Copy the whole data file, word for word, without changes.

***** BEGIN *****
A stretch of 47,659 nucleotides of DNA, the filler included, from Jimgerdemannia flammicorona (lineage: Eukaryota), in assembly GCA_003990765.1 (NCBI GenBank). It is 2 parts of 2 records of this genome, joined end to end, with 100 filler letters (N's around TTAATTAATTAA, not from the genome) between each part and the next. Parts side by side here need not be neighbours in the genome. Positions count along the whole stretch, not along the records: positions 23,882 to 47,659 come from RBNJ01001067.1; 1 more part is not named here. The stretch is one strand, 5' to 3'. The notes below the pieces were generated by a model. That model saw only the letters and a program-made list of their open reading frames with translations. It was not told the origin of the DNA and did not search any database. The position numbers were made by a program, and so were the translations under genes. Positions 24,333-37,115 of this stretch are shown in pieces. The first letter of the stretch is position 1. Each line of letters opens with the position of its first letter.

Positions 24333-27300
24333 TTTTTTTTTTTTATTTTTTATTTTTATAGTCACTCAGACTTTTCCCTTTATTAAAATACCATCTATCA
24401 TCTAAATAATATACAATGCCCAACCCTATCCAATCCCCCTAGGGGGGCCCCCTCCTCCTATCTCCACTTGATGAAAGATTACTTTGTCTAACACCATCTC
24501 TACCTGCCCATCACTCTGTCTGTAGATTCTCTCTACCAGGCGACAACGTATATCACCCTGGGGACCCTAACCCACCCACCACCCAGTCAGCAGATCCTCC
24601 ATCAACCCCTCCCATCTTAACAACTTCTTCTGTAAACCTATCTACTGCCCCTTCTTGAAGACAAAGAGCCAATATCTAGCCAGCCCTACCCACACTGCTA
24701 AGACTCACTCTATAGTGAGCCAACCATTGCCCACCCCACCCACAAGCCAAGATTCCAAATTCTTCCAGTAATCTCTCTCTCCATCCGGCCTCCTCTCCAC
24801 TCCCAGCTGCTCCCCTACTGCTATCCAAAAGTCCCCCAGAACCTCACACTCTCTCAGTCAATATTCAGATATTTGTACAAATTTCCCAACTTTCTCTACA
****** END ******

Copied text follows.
A stretch of 47,659 nucleotides of DNA, the filler included, from Jimgerdemannia flammicorona (lineage: Eukaryota), in assembly GCA_003990765.1 (NCBI GenBank). It is 2 parts of 2 records of this genome, joined end to end, with 100 filler letters (N's around TTAATTAATTAA, not from the genome) between each part and the next. Parts side by side here need not be neighbours in the genome. Positions count along the whole stretch, not along the records: positions 23,882 to 47,659 come from RBNJ01001067.1; 1 more part is not named here. The stretch is one strand, 5' to 3'. The notes below the pieces were generated by a model. That model saw only the letters and a program-made list of their open reading frames with translations. It was not told the origin of the DNA and did not search any database. The position numbers were made by a program, and so were the translations under genes. Positions 24,333-37,115 of this stretch are shown in pieces. The first letter of the stretch is position 1. Each line of letters opens with the position of its first letter.

Positions 24333-27300
24333 TTTTTTTTTTTTATTTTTTATTTTTATAGTCACTCAGACTTTTCCCTTTATTAAAATACCATCTATCA
24401 TCTAAATAATATACAATGCCCAACCCTATCCAATCCCCCTAGGGGGGCCCCCTCCTCCTATCTCCACTTGATGAAAGATTACTTTGTCTAACACCATCTC
24501 TACCTGCCCATCACTCTGTCTGTAGATTCTCTCTACCAGGCGACAACGTATATCACCCTGGGGACCCTAACCCACCCACCACCCAGTCAGCAGATCCTCC
24601 ATCAACCCCTCCCATCTTAACAACTTCTTCTGTAAACCTATCTACTGCCCCTTCTTGAAGACAAAGAGCCAATATCTAGCCAGCCCTACCCACACTGCTA
24701 AGACTCACTCTATAGTGAGCCAACCATTGCCCACCCCACCCACAAGCCAAGATTCCAAATTCTTCCAGTAATCTCTCTCTCCATCCGGCCTCCTCTCCAC
24801 TCCCAGCTGCTCCCCTACTGCTATCCAAAAGTCCCCCAGAACCTCACACTCTCTCAGTCAATATTCAGATATTTGTACAAATTTCCCAACTTTCTCTACA